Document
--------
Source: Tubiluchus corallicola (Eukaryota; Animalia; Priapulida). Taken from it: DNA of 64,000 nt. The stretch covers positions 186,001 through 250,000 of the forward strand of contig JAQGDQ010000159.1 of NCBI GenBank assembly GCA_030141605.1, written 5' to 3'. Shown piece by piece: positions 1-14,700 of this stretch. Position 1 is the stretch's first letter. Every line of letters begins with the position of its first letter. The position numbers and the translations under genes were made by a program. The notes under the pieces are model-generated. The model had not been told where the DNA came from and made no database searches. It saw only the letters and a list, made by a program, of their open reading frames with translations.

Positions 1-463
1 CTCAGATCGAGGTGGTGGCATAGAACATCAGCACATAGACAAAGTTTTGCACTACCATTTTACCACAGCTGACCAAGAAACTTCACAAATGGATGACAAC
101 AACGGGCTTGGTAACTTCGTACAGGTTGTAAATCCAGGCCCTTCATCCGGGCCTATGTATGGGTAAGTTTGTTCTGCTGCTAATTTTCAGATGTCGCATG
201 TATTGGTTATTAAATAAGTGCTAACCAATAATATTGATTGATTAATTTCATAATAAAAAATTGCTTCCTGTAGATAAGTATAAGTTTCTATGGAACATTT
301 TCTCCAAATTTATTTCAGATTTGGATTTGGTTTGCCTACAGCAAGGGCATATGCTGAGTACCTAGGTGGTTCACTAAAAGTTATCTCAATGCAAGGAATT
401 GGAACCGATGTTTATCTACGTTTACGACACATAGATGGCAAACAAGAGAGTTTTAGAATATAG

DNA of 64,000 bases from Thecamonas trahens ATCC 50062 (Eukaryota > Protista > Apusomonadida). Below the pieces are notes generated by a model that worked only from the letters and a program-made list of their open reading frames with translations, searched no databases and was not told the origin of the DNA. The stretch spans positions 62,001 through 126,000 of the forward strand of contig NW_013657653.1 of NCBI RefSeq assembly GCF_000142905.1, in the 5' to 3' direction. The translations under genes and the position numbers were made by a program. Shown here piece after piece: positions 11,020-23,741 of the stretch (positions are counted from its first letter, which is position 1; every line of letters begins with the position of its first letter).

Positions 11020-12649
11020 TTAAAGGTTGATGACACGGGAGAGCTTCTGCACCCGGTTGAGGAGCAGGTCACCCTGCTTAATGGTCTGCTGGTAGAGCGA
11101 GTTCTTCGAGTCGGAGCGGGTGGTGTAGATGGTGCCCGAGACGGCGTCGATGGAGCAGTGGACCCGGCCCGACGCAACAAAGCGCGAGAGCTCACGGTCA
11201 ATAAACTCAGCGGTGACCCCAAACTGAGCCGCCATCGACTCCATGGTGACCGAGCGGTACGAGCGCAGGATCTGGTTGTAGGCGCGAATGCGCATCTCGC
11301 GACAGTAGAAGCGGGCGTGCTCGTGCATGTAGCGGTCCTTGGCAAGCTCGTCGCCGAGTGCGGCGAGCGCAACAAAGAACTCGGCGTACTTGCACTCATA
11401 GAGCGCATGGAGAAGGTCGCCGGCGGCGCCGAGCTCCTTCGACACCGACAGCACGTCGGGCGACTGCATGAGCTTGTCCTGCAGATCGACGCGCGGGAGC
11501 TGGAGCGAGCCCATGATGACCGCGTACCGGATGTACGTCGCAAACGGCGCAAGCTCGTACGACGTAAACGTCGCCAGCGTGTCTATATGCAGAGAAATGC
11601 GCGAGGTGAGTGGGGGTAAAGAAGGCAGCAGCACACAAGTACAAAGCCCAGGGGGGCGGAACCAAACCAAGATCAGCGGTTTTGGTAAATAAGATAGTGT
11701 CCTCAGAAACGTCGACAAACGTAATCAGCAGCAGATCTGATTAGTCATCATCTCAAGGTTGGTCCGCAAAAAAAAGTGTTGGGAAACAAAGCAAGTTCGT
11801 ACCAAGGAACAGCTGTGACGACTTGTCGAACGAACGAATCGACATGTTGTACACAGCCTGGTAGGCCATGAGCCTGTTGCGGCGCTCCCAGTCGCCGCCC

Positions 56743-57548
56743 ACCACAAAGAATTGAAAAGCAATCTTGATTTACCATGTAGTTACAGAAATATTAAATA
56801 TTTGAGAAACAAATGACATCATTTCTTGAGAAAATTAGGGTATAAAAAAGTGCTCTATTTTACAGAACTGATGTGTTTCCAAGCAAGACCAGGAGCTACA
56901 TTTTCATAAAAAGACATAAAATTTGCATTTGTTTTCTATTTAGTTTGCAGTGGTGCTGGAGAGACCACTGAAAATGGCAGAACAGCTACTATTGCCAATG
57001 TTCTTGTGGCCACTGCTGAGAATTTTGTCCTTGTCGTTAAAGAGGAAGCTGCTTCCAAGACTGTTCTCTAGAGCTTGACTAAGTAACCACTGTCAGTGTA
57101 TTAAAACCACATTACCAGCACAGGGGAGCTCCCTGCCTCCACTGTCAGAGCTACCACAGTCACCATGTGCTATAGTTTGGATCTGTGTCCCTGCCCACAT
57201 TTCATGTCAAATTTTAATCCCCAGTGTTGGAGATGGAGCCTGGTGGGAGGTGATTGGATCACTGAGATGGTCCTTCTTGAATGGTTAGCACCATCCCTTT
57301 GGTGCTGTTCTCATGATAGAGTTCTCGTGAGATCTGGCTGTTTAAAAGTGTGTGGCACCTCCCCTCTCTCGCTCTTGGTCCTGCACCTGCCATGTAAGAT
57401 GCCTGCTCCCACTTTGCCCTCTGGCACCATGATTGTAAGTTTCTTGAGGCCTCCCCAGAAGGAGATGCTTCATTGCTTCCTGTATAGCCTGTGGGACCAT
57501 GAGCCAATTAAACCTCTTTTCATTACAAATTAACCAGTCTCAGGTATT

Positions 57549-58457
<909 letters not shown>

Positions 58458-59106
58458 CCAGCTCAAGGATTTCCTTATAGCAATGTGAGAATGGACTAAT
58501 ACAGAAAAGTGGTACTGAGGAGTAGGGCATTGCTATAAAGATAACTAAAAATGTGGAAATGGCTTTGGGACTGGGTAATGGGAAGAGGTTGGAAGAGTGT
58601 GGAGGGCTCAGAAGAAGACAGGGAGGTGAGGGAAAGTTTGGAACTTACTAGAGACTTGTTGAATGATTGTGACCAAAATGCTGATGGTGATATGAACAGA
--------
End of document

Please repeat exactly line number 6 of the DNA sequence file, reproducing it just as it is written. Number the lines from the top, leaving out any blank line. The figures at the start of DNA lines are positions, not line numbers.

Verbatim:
301 TCTCCAAATTTATTTCAGATTTGGATTTGGTTTGCCTACAGCAAGGGCATATGCTGAGTACCTAGGTGGTTCACTAAAAGTTATCTCAATGCAAGGAATT